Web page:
Here I am again. Dog without a bone. Hogging up all the earth’s air. Doing it in a hurry, too, as if I have asthma or have swallowed a roofie.
There’s nothing else to do, so I step outside my window. (Don’t worry, there’s a balcony.) ((Well, sort of.))
It’s a blue-lit night, the kind of blue-black twilight that resembles a shiner my Dad once gave Mom for a reason I never knew. The stars are out there, somewhere, but they’re hidden, caged, and I feel like a pre-pubescent child who searches their bald privates for pubic hair, too eager for the stamp of maturity.
I wonder if God is pleased with himself. I wonder how disappointed He is in everything, in me, and this claustrophobic hideout I call my life.
Earlier on, I went to the party like you wanted, and I did my best to make smart, small talk. I may have failed. I probably did fail. Everyone there was good-looking and ambitious. A few women wanted rich husbands, or just to be queen for a day. One man showed me a picture of him kneeling beside a dead elephant with its tusks missing. He said it wasn’t him who killed the elephant, but that it was a great photo-op. He burped in my face by accident, then feigned an apology.
I watched you work the room. At times you seemed to float. Your gown was a big hit, but it was your shoes the other women admired most. Men followed your trail like assassins. It should have made me feel proud, but I just downed my drink and felt unfamiliar with myself.
We’ve been married since the dawn of time. It’s funny the things that slough away over the years—long, feverish, tongue kisses, for example. Patience, for example.
I’m up here facing a near-black Heaven because I left the party early, took a cab without telling you, though I did leave a text. (I wonder when you’ll notice.)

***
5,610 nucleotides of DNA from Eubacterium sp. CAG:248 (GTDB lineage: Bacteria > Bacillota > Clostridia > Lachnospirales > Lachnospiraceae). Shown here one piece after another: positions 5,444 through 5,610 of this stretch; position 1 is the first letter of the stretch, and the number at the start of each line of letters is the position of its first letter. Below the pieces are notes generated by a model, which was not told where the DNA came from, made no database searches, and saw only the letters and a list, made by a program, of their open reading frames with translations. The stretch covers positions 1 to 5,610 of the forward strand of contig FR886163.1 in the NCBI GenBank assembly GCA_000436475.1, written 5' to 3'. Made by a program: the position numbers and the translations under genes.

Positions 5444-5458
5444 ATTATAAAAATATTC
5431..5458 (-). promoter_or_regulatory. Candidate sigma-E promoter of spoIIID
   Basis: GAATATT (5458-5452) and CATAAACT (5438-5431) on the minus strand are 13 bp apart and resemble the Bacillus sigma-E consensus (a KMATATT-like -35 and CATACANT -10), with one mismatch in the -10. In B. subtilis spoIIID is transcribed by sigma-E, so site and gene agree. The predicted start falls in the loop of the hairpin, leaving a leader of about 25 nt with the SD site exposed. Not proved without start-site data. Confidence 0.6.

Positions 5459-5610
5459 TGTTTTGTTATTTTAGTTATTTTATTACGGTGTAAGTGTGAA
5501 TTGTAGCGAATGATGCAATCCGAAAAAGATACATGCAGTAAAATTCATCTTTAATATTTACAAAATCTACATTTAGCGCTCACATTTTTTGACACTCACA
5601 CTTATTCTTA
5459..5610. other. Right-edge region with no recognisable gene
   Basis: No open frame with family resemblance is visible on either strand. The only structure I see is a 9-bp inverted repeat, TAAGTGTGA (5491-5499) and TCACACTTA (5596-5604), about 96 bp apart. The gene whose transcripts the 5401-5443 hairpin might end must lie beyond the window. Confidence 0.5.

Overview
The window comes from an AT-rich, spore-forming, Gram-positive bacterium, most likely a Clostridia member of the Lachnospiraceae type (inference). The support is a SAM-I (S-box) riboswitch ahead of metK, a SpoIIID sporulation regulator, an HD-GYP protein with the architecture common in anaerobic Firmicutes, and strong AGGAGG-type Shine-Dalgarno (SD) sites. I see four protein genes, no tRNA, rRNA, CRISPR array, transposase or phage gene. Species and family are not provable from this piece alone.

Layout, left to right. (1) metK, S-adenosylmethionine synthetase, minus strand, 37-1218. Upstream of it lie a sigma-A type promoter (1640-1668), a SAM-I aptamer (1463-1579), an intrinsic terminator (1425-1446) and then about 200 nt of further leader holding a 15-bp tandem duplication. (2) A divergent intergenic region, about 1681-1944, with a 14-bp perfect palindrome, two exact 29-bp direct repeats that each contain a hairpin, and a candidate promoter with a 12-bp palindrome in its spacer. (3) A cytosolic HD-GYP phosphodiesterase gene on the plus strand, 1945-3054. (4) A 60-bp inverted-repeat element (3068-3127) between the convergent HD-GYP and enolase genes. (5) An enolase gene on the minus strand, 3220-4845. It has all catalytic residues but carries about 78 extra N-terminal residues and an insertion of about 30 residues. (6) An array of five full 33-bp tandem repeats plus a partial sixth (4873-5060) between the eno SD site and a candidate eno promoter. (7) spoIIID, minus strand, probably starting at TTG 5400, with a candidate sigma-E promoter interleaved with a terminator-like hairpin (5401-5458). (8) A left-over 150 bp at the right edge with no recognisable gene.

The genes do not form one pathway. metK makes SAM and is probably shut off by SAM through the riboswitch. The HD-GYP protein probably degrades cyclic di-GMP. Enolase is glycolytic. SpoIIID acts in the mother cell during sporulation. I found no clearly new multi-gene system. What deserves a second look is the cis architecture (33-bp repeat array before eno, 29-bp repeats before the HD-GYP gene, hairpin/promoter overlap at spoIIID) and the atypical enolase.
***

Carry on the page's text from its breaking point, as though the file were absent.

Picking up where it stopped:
My fear of heights is something that’s always made me feel cowardly, but tonight it’s nothing other than a nagging sore. I look down at all the yellow cabs, noticing how they resemble plastic game pieces, shuffling through midtown Manhattan. It’s overwhelming to consider how many lives are being lived at this very moment, to think that we are all sharing the same air.
When I was younger, giraffes were my favorite animal, but if I could actually be an animal now, I’d be some kind of bird, which I know is strange for a person with a phobia of heights. But I figure if I was a bird I’d have that little fear tucked away inside my psyche, no different than the way we store our secrets and sins in out-of-reach places.
As I step over the ledge, the building seems to sway, air gusting around my tuxedo pants, testing my resolve.
I wait for the light below to turn green, for the taxis to push forward. I’m not the best person in the world, but I don’t want to hit a car or ruin anyone’s evening. I just want to fly a while, see if I can’t be something different for once, maybe even something special.
Len Kuntz is a writer from Washington State. His work appears widely in print and online journals and his story collection, “The Dark Sunshine,” debuted from Connotation Press last year. You can find him at lenkuntz.blogspot.com
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